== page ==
Ebenezer Gospel Hall,Wishaw
In Lanarkshire in 1843 the minister of the Congregational Church in Hamilton was the means in God’s hands of a work of grace in the neighbouring town of Wishaw. Though he little realized it there were to be far reaching results as sixty people professed salvation and soon formed themselves into a local Congregational Church in Wishaw.
On 9th April 1847 sixteen of them left and ‘broke bread’ the following Lord’s Day in a workshop in Newmains, a small village near Wishaw. None of them had been baptized but had seen that a one-man ministry was unscriptural, that the Lord had given gifts to the members of the body and that no one person had all the gifts necessary for the church to function properly. Thoughts of baptism soon occupied their attention and four were baptized in the River Calder on Lord’s Day morning 25th May 1848. A short time later over twenty others were also baptized in the same river.
For the next four years they continued happily but fundamental errors of doctrine crept in and broke up the church so that by May 1852 only four were left. Devastated, they continued to meet without making much progress until 1862. The numbers by that year had risen to thirty and since then hundreds have been added. For the next thirty-five years an average of thirty persons were received into fellowship each year. This increase called for larger accommodation and in 1869 Victoria Hall was built, by John Wardrop, in Hill Street, Wishaw, with seating for over six hundred. There, too, many were won for Christ. Believers in fellowship went on to witness for the Lord Jesus Christ in Australia, USA and New Zealand as well as in many parts of the UK. Since the summer of 1907 the assembly has met in the present premises in Young Street, Wishaw.
After the war years the Sunday School grew steadily and children were bussed in from the a new housing estate on the edge of the town. As numbers grew it was decided to commence another Sunday School in the new Coltness Primary School and this also quickly grew in numbers. As a spin off from the Sunday School work gospel services were held in the school resulting in many parents attending regularly.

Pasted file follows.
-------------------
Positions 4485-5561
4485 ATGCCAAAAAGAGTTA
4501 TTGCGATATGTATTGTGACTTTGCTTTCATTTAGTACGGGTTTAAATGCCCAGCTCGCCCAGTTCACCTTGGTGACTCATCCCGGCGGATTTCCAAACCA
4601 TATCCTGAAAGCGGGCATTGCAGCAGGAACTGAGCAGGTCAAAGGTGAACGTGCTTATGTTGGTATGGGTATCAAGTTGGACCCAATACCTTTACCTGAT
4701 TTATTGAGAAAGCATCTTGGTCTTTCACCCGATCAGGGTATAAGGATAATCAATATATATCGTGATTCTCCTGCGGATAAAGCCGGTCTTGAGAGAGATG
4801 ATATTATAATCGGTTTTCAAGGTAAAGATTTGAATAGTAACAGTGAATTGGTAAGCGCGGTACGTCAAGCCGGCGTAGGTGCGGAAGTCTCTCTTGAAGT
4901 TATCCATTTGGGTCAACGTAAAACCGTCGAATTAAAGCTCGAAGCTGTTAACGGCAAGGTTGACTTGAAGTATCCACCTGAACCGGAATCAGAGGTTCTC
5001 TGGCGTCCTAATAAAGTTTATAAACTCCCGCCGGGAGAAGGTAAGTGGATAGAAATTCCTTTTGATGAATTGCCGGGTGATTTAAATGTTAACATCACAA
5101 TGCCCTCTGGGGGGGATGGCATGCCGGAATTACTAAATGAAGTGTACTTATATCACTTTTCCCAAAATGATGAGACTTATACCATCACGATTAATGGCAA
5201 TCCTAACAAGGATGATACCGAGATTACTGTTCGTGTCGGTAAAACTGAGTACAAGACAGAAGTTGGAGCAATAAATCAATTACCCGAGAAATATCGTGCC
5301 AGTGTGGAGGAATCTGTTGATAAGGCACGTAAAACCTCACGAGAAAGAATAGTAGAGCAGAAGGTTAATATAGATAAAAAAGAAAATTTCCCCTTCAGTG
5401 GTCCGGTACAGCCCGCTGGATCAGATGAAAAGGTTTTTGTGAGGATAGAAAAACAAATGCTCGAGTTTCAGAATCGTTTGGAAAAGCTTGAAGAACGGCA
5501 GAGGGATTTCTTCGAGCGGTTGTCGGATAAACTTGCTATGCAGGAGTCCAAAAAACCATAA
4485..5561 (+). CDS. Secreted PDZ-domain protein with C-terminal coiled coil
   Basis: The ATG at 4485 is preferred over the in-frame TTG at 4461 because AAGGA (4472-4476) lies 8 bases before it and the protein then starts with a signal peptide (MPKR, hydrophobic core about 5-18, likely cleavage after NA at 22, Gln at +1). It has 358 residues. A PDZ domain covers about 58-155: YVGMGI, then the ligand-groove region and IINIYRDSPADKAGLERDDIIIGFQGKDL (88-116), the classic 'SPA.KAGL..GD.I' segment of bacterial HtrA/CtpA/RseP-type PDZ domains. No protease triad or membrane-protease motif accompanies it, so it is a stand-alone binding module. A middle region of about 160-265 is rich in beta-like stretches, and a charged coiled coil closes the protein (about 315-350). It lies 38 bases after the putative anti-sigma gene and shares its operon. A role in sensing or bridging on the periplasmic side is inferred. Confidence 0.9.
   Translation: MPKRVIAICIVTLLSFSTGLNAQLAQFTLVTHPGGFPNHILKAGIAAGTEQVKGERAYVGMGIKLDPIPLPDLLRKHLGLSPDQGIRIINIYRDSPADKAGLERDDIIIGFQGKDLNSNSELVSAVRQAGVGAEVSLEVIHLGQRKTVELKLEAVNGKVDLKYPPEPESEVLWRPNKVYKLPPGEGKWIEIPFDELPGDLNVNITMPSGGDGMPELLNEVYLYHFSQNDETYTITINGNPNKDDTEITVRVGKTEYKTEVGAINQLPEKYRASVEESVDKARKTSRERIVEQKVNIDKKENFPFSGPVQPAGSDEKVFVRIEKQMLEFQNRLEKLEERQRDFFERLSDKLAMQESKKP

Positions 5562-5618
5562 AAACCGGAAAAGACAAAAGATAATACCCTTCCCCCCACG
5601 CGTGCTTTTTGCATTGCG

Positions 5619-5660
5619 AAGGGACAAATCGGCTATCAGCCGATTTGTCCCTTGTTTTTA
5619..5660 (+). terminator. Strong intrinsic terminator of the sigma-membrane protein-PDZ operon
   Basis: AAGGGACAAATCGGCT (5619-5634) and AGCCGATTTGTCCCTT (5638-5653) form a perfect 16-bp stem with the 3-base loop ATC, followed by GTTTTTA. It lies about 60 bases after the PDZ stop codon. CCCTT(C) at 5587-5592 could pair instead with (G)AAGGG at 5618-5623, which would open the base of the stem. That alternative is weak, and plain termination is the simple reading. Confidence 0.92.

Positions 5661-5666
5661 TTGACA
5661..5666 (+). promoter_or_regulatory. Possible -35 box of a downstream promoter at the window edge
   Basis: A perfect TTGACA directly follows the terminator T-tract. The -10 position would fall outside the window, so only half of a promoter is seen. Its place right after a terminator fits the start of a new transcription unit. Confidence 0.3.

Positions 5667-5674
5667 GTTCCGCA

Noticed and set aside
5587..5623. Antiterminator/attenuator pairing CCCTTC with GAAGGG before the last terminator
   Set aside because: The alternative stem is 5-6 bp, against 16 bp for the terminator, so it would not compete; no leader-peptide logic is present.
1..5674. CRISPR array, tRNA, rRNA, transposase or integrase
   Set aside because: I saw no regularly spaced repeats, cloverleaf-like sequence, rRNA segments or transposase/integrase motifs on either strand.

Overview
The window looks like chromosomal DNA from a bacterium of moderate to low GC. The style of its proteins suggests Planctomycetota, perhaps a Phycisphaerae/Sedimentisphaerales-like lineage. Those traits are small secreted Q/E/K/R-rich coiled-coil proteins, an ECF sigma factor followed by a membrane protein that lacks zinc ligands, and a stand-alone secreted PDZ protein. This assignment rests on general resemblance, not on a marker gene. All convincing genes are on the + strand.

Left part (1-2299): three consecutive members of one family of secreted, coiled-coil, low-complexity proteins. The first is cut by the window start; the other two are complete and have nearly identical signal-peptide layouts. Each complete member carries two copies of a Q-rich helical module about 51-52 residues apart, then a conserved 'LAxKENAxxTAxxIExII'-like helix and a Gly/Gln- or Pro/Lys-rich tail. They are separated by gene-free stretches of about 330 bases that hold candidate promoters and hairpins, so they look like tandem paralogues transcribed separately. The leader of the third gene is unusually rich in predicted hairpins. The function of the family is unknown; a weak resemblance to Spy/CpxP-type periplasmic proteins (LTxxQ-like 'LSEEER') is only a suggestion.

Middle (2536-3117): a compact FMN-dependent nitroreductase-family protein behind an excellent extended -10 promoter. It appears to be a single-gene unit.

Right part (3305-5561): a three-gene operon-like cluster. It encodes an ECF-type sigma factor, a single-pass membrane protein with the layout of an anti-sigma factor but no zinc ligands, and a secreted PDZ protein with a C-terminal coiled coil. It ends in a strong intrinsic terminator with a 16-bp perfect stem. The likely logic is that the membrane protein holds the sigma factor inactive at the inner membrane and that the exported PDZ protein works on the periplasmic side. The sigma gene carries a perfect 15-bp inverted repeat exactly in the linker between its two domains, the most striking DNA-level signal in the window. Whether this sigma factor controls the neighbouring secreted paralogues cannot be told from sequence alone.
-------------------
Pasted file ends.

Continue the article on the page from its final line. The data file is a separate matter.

Commencing in 1971, and for the following twenty-five years, a midweek children’s service was held in another part of town where each evening up to three hundred children were presented with a simple gospel message and many parents were spoken to regarding their eternal destiny.
Throughout the 1970s, ‘80s and ‘90s Robert Walker, Stuart McKenzie, Peter Brandon, John Grant and Stephen Grant have conducted gospel campaigns and those who were saved were added to the assembly. Hospital visitation has played a big part in assembly witness over many years with regular visits for services being made to Glasgow Royal Infirmary, Law Hospital, Bellfield Hospital and Wishaw Sanatorium where the gospel was presented faithfully in song and story.
The assembly has always been active in the local community in the distribution of tracts and in open-air witness. In the mid 1990s every home in the town was presented with a Seed Sowers text. In recent years the assembly welcomed the opportunity to be involved with building projects in Romania, Moldova, Bolivia and Zambia helping some of the saints in these lands to be able to gather in more comfortable surroundings.
In 1981 the present building in Young Street was extended and completely refurbished with an upgraded kitchen and toilet facilities as well as extra rooms to facilitate various assembly activities. At present the assembly has a healthy group of young couples who are responsible for the work among ‘mothers and toddlers’, children and teenagers. There is a good attendance at all of these meetings for which there is constant thanksgiving and praise. Seeming disregard for the claims of God and His word by the townsfolk continually exercises the prayers of the assembly for grace and wisdom to enable the testimony that has been maintained in this building for 100 years to continue until the Lord Jesus returns.